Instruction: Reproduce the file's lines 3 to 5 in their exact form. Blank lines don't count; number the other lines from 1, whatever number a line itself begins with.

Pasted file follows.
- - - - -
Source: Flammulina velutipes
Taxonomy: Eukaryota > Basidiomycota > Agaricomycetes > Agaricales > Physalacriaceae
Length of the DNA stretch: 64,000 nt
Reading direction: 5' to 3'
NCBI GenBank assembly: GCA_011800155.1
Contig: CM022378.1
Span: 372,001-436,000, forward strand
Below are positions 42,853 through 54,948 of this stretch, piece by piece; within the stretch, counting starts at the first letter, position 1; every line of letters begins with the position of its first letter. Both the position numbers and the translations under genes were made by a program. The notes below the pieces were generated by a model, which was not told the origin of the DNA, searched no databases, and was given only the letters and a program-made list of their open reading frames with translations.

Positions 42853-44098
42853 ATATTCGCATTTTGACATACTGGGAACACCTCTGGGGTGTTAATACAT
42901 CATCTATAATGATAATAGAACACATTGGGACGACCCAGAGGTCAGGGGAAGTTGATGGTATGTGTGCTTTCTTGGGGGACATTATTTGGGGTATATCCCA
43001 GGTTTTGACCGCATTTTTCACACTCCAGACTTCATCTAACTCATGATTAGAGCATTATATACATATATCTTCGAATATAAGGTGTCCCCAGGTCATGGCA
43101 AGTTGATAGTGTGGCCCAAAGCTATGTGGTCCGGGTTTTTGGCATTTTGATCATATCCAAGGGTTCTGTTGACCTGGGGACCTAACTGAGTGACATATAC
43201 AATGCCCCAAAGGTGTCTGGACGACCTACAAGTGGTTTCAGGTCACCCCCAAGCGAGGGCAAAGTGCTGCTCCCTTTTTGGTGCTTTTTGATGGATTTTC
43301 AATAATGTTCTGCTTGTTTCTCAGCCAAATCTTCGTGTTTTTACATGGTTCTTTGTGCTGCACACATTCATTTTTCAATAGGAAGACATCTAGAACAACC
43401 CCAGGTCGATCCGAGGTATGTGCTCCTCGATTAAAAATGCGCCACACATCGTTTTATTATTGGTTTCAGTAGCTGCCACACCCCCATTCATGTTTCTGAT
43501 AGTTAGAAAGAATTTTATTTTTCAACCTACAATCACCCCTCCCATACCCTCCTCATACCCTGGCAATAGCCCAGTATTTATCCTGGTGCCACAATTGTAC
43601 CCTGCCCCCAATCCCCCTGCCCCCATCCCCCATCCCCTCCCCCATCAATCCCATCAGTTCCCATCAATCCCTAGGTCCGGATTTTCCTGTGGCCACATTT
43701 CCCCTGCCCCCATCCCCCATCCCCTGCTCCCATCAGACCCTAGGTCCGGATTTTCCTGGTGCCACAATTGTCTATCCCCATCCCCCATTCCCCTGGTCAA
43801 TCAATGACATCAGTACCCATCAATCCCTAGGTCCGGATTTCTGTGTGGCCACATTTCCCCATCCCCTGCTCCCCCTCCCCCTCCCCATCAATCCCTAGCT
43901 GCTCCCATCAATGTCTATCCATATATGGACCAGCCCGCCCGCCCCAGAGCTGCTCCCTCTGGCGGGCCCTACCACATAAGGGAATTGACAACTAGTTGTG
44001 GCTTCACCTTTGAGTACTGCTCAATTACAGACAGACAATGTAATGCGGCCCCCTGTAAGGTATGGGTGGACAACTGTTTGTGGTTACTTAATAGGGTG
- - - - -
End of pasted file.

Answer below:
Length of the DNA stretch: 64,000 nt
Reading direction: 5' to 3'
NCBI GenBank assembly: GCA_011800155.1